Fifth General Session

Fifth General Session

PROCEEDINGS OF TH E TW ENTIETH A N N U A L SESSION O F TH E N A T IO N A L DENTAL ASSO CIA TIO N . H e ld at L ouisville, K e n tu c k y , J u ly 2...

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H e ld at L ouisville, K e n tu c k y , J u ly 2 4 , 2 5 , 2 6 , 2 7 a n d 2 8 , 1 9 1 6 .

FIR ST G E N E R A L S E SSIO N . HE first general session of the twentieth annual meeting of the National Dental Association was called to order at 10:00 o’clock, Tuesday morning, July 25th, in Keith’s Theatre, by the President, Dr. Thomas P. Hinman, Atlanta, Ga.


Dr. W. W. Landrum, President of the Louisville Ministerial Association, Louis­ ville, ICy., was introduced and delivered the following: Invocation.

Almighty and ever merciful God, our Father, in whom we live and move and have our being, grant Thy blessing upon this assembly. We thank Thee for what Thou art and for what Thou hast done. Thou art our Creator, our benefactor, our preserver, and our father. We re­ joice that like as a father pitieth his children even so the Lord pitieth them that fear Him. Receive our thanks at this time for all the blessings of life, and especially for this age we enjoy in this happy land of ours. W e thank Thee for the civic and religious liberty, our free press, our free schools, and for those institutions which make life here in the home land contribute to our usefulness and to our happiness and the upbuilding of the great republic, and at this time

we thank Thee for all assemblies of our citizens which have in view the promo­ tion of the common weal, and especially do we thank Thee for Thy servants gath­ ered together as representatives of a noble profession, which is wrought wise­ ly and well for the promotion of human health, for the relief of human suffering, and for the increase of human efficiency. Bless them in their deliberations. May they be mutually helpful in social inter­ course and in all the various depart­ ments of activity while they remain in this city of ours. Hold up before them, we beseech Thee, the high ethical ideal which they have adopted, and enable them by invention and discovery in the art and in the science which they culti­ vate still further to increase the useful­ ness of our citizens both here and else­ where. Grant, we pray Thee, that every­ thing which is done here may be for the benefit of their calling and thru their calling for the benefit of all of our citi­ zens thruout the length and breadth of the land.


Our Father who art in Heaven, hal­ lowed be Thy name, Thy kingdom come, Thy will be done on earth even as it is done in Heaven. Give us this day our daily bread and forgive us our trespasses

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f o r C!";Ui~*'0 n PROCEEDINGS OF THE TWENTIETH ANNUAL ^SES^lgN. p enN$ ^ y , as we forgive those who trespass against us. And lead us not into temptation, but deliver us from evil, and Thine shall be the kingdom and the power and the glory, forever and ever. Amen. Presentation of Gavel.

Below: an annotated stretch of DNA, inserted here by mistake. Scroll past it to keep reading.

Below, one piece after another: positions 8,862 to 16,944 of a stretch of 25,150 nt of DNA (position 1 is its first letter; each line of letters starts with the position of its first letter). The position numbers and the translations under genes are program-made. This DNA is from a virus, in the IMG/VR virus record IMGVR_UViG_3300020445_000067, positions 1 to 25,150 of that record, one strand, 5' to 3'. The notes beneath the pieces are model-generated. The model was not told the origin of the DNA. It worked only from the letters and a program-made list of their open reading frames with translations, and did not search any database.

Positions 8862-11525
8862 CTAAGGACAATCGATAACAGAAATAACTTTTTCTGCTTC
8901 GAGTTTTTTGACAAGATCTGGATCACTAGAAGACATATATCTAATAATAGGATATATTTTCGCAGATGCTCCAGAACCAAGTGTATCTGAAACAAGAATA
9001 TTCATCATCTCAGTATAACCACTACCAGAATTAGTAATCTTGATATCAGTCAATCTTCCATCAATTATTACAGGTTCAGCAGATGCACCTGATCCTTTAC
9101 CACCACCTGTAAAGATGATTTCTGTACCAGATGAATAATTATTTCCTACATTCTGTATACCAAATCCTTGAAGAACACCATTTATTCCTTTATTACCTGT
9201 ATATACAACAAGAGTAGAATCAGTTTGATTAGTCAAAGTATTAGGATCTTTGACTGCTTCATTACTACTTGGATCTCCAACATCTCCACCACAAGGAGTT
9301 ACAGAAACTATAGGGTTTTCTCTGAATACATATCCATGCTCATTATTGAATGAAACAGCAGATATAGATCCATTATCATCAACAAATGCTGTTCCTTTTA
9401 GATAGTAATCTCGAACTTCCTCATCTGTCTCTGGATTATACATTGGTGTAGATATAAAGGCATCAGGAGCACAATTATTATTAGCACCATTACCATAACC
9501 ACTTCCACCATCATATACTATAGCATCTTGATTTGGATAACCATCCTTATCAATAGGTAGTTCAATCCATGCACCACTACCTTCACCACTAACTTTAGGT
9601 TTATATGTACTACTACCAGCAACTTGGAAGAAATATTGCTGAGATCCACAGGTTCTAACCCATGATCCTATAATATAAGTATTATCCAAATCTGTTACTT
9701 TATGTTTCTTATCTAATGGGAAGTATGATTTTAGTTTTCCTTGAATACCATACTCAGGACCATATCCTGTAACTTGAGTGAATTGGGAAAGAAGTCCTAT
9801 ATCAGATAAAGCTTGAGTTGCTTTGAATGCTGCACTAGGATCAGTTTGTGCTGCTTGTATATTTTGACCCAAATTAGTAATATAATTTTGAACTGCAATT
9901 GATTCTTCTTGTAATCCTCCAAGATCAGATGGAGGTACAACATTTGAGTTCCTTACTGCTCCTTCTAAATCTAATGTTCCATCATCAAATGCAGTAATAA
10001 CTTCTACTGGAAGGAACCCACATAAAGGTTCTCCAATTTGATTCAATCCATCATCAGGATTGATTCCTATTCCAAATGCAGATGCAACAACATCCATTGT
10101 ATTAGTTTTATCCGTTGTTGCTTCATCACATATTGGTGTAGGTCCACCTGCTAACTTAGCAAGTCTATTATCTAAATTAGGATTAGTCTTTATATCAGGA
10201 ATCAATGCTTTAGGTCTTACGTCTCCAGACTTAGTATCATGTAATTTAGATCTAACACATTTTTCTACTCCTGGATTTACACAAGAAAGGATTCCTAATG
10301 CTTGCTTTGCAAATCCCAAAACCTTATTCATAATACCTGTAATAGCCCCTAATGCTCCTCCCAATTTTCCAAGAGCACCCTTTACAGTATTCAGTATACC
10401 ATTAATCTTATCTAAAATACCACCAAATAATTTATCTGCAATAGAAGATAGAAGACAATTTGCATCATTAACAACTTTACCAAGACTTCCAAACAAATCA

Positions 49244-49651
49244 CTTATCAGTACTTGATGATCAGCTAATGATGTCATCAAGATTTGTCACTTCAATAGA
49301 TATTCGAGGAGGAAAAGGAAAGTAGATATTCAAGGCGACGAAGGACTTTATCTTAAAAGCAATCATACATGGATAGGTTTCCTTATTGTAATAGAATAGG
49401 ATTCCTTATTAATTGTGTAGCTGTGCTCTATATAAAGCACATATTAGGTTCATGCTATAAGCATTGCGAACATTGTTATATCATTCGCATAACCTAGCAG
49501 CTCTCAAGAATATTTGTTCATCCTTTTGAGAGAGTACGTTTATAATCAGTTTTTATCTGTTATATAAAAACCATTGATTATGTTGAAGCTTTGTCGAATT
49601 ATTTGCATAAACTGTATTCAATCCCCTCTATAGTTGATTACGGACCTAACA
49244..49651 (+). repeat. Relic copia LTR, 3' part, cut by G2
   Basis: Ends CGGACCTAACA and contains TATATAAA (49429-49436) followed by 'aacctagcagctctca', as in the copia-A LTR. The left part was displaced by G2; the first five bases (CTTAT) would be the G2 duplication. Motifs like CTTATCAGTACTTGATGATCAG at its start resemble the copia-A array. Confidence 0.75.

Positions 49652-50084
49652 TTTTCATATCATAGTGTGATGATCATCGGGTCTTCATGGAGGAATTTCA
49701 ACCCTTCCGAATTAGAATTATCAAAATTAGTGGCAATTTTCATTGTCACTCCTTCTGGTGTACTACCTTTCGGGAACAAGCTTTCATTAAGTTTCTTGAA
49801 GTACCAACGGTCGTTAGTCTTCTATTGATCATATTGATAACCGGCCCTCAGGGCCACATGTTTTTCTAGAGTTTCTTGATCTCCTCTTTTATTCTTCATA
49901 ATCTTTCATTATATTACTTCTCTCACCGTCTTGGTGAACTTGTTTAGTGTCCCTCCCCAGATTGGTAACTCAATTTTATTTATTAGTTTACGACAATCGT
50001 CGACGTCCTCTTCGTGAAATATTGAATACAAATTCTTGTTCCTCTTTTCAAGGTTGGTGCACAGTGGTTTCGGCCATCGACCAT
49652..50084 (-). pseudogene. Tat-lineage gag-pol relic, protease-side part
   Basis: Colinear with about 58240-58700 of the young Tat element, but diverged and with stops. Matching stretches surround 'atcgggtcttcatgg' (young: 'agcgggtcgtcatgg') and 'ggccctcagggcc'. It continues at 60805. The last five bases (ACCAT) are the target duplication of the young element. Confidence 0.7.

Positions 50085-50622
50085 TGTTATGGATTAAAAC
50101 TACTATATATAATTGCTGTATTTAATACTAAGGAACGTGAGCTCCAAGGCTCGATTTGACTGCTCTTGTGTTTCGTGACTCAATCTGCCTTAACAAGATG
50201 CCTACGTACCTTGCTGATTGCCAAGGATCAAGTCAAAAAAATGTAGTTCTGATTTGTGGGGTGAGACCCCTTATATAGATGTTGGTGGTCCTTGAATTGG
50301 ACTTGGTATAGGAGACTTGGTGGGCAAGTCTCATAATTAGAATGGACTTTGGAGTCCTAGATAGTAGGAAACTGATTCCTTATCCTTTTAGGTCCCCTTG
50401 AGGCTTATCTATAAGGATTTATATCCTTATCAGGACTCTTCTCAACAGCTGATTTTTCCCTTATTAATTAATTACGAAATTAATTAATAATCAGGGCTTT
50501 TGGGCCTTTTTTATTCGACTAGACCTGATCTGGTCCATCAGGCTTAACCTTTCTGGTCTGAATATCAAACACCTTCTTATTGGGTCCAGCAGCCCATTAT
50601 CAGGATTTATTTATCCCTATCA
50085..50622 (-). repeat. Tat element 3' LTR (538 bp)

Dr. H. B. Tileston, Louisville, Chair­ man of the Local Committee of Arrange­ ments, said: M r. President:

On behalf of the Local Committee of Arrangements I wish to present to you this mallet and sounding board and to have you know that this mallet and sounding board are not the ordinary mal­ let and sounding board but are some­ what unique. Kentucky is noted as the birthplace of many great men, some of whom have been elevated to high positions in other states. This sounding board, Mr. Presi­ dent, is made o f wood from the farm of Zachary Taylor. (Applause.) The head of this gavel is made of wood from the birth­ place of Jefferson Davis (applause), and the handle is fashioned of wood from the birthplace of Abraham Lincoln. It is a notable fact that these two latter great men who, as the years have passed, are revered in the memory of their fellow countrymen almost equally, were born within one mile of each other. It is also stated that Jefferson Davis got his wife from the farm of Zachary Taylor, so it seems that these three colossal heroes of the past are linked together in this state and, upon this occasion, in this sounding board and in this gavel. The Local Committee of Arrangements presents this to you as a souvenir of this occasion, and I now present to you this emblem of authority. I have confi­ dence it will be wielded with strict jus­ tice and impartiality, and these will be cherished by you as a momentous occa­ sion in your life. (Loud applause.) PRESIDENT HINMAN, in accepting the gavel and sounding board, said:

D r. Tileston and Members o f the Local Com­ mittee :

It seems to me that this gavel and sounding board are symbolic of this As­ sociation because this Association was formed by a union of the old Southern Dental Association and of the American Dental Association which represented the different sections of the country bearing their names. To me it is an exquisite pleasure to see this union. You probably know I had some small part in bringing about the union of these two great bodies, and I wish to tell you members of the local committee that I thank you from the full­ ness o f my heart for this remembrance, especially handed down to posterity as one of the gems of my life. (Applause.) THE PRESIDENT: It gives me very great pleasure to introduce to you at this time the Mayor of Louisville, Honorable John H. Buschemeyer, who will deliver an address on behalf of the City. Address of Welcome by Mr. Busche­ meyer.


M r. President Ladies and Gentlemen: